With a strong history of breast cancer in my DNA, I felt it was imperative for me to come off the contraceptive pill. One of the largest ever epidemiologic studies of women’s health (published in Cancer Research, 2014) found that using oral contraceptives can increase your chances of developing breast cancer by 24%. I discussed options with my doctor and decided against hormonal interventions.
Knowing when I’m getting my period and how it will affect me empowers me to take charge of my own hormonal health. Of the apps I downloaded, Moody Month and Clue were the most suited to my age and preferences. Not only have I been accurately able to predict the date of my cycle, I have also gained a deeper insight into my physiology. Using these apps has helped me understand the way my body works and that in itself, is revolutionary.
If an unplanned pregnancy would be “a significant crisis in your life, relying on period trackers isn’t a good idea because ovulation does not always happen at the expected time in a cycle,” says Dr Caitriona Henchion, Irish Family Planning Association medical director.
“The most reliable and effective way of avoiding pregnancy is to use a long-acting reversible method (LARC). These include both hormonal methods and the nonhormonal copper coil.”
Finding the app that’s right for you will help support your emotional and physical wellbeing. MySysters caters for women in mid-life and is specifically designed to support those with irregular cycles and perimenopausal symptoms such as hot flushes.
Balance is another app primarily aimed at menopausal women. Designed by a doctor, it offers evidence-based advice on pain and mood management, nutrition, exercise and mental wellbeing.
London-based Esther Goldsmith works as a sports scientist and physiologist with the FitrWoman app. Developed by Irish sports and science data company, the app Orreco helps female athletes to optimise their health in harmony with their menstrual cycles.
“We use the app to disseminate scientific evidence into bite-sized nuggets of physiology, nutrition and potential considerations around exercise for each different stage of the menstrual cycle,” says Goldsmith.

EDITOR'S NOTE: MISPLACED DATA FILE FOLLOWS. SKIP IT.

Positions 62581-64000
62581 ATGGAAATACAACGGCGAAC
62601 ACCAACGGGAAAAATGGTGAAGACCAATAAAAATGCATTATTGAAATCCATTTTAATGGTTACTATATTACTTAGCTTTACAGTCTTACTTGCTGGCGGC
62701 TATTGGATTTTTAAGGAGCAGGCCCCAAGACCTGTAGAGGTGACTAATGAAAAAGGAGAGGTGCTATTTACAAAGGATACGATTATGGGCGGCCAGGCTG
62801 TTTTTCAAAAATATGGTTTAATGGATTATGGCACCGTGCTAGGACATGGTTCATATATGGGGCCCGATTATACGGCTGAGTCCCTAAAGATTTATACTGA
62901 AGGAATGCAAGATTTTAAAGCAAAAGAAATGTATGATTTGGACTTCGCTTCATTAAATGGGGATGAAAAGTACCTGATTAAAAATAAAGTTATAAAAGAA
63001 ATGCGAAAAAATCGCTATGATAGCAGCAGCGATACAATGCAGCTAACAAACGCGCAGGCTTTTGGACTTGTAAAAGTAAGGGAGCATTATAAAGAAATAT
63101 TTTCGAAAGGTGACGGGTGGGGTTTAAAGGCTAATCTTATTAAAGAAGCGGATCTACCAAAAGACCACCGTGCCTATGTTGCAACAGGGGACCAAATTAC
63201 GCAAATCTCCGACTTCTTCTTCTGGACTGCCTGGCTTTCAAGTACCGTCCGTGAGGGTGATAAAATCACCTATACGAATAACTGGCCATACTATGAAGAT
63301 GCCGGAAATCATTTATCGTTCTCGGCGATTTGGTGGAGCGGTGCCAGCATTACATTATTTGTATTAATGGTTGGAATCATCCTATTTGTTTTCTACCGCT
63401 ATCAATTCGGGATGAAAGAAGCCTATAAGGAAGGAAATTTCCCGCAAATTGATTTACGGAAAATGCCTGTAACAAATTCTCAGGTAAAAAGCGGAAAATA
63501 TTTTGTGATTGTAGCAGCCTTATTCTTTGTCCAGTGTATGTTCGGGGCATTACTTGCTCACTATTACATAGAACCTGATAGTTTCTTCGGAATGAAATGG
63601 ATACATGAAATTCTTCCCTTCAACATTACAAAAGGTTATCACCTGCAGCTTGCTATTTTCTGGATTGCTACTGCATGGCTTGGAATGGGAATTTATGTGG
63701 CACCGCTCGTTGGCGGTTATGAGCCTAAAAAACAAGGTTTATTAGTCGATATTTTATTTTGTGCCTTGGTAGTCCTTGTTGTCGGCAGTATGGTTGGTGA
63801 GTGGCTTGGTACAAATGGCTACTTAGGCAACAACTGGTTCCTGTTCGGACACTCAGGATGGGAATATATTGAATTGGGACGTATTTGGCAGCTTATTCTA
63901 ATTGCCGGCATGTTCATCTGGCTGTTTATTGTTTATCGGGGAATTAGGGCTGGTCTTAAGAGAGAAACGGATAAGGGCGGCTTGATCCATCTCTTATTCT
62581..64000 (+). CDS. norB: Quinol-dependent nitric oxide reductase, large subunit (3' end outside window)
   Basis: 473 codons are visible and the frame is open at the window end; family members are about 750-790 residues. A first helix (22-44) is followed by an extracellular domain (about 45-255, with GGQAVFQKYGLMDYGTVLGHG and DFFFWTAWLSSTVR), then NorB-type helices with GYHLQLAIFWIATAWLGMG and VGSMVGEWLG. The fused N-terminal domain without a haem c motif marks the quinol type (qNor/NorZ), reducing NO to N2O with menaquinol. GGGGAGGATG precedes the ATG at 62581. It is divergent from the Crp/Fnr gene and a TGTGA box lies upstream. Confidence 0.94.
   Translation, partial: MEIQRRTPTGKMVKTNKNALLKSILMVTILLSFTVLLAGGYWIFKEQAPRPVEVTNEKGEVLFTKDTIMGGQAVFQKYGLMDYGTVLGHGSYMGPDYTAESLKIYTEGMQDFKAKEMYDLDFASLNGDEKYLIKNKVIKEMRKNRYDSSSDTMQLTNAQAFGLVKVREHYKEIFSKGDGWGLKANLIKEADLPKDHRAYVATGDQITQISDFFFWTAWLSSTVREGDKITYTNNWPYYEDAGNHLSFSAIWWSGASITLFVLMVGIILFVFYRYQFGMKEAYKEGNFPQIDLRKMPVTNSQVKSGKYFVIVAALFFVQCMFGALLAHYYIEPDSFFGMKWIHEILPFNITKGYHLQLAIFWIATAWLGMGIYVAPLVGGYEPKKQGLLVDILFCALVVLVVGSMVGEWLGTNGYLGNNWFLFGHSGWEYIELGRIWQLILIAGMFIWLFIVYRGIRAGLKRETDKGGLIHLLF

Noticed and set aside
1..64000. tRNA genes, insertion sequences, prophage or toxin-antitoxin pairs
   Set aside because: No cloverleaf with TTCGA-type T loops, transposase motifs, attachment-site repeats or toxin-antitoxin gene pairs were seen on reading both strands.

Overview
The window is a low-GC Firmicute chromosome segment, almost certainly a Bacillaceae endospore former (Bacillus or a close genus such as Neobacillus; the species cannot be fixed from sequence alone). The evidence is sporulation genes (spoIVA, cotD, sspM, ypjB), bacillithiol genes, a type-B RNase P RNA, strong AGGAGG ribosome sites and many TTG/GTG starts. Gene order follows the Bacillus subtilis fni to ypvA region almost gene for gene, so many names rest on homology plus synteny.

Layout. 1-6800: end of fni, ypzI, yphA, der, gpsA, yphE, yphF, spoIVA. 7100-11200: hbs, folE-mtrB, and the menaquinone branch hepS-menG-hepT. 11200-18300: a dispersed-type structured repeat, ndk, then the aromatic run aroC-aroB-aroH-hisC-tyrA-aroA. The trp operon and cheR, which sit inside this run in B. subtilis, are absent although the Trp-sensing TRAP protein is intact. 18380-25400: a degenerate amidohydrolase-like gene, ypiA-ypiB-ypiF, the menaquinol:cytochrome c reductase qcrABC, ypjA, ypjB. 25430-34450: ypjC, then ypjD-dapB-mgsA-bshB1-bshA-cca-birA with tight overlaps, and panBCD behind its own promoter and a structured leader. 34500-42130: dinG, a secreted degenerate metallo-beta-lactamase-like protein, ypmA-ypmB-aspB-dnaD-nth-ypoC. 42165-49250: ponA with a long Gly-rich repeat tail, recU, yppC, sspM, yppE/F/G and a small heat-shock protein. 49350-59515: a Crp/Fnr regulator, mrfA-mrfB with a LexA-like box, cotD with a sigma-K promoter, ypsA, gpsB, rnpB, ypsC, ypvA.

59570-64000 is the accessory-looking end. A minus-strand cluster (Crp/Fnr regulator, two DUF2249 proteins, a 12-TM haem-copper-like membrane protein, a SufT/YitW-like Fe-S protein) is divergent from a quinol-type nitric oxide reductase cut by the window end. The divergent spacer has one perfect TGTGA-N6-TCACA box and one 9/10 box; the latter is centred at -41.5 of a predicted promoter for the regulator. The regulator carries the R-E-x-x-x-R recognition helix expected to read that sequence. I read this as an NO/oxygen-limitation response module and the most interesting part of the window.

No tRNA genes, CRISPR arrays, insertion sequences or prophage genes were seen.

Hoping to bridge the gap between elite athletes and women who love to run as a pastime, Goldsmith is eager to empower women of all abilities. “It’s our belief that every menstruating person should have the information and the tools available to them.”
Any woman who is concerned about her period should have a menstrual diary of her symptoms, says Dr Maebh Horan. “It’s about being in tune with your body.”
Moody Month: Best for understanding your emotional health
Offering a comprehensive amount of expert knowledge, Moody Month provides the information and the tools to better understand your physical and mental health in relation to your menstrual cycle.
Cost: €3.99 per month or €35.99 for an annual subscription
Clue: Best for transgender/non-binary people
This inclusive app offers extensive information about how hormone medications can affect your health without gendering the results.
Cost: Free, with in-app purchases. For Clue Plus, pay 99c per month or €39.99 for 12 months.
MySysters: Best for menopausal women
Not just centred on self-care, this app has online communities of women experiencing perimenopausal or menopausal symptoms from their 30s to 60s.
Cost: Free for the basic package, €9.99 for a yearly premium subscription.
Natural Cycles: Best for birth control
Using a thermometer to record body temperature, this app predicts ovulation to a 93% accuracy rate.
Cost: Free demo for the first month, €51.99 yearly fee thereafter with a free thermometer.
Glow: Best for those trying to conceive
Don’t be fooled by the cartoon-like interface, this app actually offers in-depth insights that help bolster your chances of getting pregnant.
Cost: Free, with in-app purchases. €52.99 for the 'ovulation tracker' package, Glow Premium Lifetime, €32.99 with 70% off.